When faced with losing one of the most brilliant companies in the country, Twitter, even San Francisco can have a moment of revelation regarding tax policy.

Burdened with heavy California taxation—and San Francisco’s on top of that—Twitter presented a letter to the San Francisco Board of Supervisors giving them an option: either exempt Twitter from the city payroll tax for six years or watch the tweeting company walk. The board decided in favor of Twitter’s proposal, and Twitter signed its new lease last Friday.

California is a progressive state that has been struggling with budget issues and companies fleeing the heavy tax burden for years. The city recently lifted its 1.5 percent payroll tax on businesses in the Central Market and Tenderloin areas for the next six years on any new hires in order to bring growth and jobs to those areas. This very small move in the most left-leaning area of the state shows that maybe—just maybe—the dark does indeed come before the dawn.

Companies left paying the payroll tax are still at a disadvantage. Getting rid of the payroll tax for all in San Francisco would give more companies a fair opportunity—there is no reason this trend cannot be continued across the city and state. What’s good for Twitter is good for other companies as well.

This faint recognition that economic growth is something that can be spurred through low tax rates is something that, as strange as this sounds, Congress could possibly now learn from San Francisco. Heritage economist Curtis Dubay writes, “The individual income tax and corporate income tax are both serious drags on the economy. … If the president and Congress worked together to reform the tax code in a revenue-neutral manner—that is, without raising taxes—the resulting simpler tax code would free individuals and businesses to use their time and resources to seek out more promising opportunities.”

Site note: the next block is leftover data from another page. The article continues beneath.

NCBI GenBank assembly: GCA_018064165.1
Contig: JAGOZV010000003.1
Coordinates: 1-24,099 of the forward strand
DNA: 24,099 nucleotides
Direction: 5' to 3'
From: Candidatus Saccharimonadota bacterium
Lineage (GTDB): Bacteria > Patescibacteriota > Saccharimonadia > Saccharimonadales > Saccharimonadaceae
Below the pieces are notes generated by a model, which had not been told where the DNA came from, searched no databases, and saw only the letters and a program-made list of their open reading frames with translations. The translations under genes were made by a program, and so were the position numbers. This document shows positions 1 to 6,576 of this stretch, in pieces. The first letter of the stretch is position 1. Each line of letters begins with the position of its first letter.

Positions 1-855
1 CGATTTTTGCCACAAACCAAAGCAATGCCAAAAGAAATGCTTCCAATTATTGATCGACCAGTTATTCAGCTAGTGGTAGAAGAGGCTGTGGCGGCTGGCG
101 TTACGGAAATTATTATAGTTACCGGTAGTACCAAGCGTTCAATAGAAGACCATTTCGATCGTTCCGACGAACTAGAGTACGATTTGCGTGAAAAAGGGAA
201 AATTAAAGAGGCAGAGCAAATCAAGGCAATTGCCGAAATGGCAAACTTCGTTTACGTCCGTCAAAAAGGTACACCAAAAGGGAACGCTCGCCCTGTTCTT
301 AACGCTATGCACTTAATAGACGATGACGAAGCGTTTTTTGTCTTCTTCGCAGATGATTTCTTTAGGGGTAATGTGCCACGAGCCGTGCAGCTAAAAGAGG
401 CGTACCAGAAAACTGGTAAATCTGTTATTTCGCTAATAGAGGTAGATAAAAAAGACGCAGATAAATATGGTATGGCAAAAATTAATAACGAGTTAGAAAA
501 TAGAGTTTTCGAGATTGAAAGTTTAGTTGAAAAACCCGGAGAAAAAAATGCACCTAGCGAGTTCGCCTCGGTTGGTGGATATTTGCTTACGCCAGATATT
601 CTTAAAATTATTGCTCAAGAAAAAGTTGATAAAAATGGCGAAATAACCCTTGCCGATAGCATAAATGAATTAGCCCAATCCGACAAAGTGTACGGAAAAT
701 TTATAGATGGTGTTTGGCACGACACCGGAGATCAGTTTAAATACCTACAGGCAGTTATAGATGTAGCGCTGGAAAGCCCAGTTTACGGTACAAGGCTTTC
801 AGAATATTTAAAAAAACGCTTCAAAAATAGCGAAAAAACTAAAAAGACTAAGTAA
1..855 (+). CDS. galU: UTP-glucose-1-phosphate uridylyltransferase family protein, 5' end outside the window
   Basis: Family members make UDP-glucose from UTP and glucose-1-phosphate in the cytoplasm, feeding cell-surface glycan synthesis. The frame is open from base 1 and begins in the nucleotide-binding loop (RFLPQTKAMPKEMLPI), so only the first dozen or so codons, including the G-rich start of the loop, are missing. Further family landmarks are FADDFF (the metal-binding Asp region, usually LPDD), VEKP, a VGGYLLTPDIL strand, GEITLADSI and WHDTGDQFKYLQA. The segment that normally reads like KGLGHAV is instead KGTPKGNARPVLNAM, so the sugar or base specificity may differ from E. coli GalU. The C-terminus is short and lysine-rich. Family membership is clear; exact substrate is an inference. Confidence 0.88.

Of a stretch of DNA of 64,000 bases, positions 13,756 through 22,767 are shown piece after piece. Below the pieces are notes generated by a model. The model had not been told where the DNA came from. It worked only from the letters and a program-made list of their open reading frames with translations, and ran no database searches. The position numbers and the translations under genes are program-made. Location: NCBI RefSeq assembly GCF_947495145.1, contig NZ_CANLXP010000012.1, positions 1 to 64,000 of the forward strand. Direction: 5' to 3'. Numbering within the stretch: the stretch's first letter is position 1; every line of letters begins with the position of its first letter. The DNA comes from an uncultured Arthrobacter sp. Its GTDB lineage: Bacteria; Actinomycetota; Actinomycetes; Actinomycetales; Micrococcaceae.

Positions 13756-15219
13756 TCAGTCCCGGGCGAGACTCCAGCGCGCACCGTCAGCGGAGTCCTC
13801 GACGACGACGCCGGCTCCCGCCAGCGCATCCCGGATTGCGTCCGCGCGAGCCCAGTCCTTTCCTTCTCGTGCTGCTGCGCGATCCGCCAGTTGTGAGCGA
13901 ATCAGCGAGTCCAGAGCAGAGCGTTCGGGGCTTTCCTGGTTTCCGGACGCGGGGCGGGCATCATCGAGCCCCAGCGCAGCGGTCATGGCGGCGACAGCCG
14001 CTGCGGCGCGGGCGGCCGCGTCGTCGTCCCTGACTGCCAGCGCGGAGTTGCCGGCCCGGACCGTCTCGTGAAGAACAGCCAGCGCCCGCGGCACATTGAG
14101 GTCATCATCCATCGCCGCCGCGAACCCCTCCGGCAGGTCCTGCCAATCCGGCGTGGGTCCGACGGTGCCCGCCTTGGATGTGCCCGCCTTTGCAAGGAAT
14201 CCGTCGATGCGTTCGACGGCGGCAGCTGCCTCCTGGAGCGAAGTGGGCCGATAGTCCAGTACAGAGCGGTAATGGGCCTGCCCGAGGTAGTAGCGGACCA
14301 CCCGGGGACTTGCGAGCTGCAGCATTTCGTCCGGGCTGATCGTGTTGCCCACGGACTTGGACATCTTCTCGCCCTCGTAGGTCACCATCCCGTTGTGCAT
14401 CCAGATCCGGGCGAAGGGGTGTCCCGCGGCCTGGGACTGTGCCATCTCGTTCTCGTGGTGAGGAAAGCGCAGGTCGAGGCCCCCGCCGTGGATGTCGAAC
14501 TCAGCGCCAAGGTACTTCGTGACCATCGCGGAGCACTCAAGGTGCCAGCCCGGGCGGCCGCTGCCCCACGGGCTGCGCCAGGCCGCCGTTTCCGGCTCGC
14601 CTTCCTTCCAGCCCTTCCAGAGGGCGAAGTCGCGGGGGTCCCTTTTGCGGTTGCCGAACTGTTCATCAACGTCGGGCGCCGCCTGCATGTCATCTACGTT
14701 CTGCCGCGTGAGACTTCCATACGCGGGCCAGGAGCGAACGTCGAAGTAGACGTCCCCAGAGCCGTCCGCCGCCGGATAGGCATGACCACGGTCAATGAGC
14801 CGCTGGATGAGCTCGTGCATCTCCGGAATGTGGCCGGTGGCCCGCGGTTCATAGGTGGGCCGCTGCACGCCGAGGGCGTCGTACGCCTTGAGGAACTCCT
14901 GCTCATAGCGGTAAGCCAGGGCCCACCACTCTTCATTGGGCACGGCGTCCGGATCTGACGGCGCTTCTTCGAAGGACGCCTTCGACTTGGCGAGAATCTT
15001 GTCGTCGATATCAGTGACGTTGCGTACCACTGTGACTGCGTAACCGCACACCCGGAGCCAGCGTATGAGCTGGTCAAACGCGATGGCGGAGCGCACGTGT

That, after all, is what Twitter is doing. On their blog they wrote:

We are proud that Twitter will be among the first companies moving into the Central Market area and will be playing a role in its renewal with the city and with other businesses, arts organizations, and numerous community organizations that have been doing hard work in the neighborhood for many years. … Three-quarters of our employees who live in San Francisco are involved in causes and charities in the city. Our employees are excited to be active members of our future neighborhood as volunteers, customers, diners, and patrons of the arts.

In the last year, due to excessive spending levels and the highest corporate tax rates in the world, the United States fell to ninth in The Heritage Foundation’s Index of Economic Freedom. While some argue the only way to pull our country out of economic crisis is to both cut spending and raise taxes, former OMB and Treasury economist and Heritage Senior Fellow J. D. Foster writes:

Those who argue that taxpayers must pay more to create a fiscally responsible federal policy are simply incorrect. Spending must come down far below current projections. Even those who advocate tax hikes grudgingly acknowledge that reality. The debate is whether spending should come down enough to restore a sound overall fiscal policy, or whether spending should come down less and taxes should go up more to pay for the additional spending. This is a policy choice.

While this tiny tax break in only a portion of one city leaves much to be desired—and comes nowhere close to serious tax reform on a national scale—it does make a point: Economic freedom spurs innovation and creates jobs. One can only hope that this trend will pick up speed in the city and state—which so desperately seems to need a magic pill right now to fix what ails it. The City by the Bay has tried helping people through social programs funded by heavy taxation. Now, perhaps, maybe they can see people more adeptly helping themselves through a business-friendly environment.

The U.S. right now is faced with the same choice that San Francisco faced with Twitter: lower taxes and address runaway spending or watch U.S. companies walk.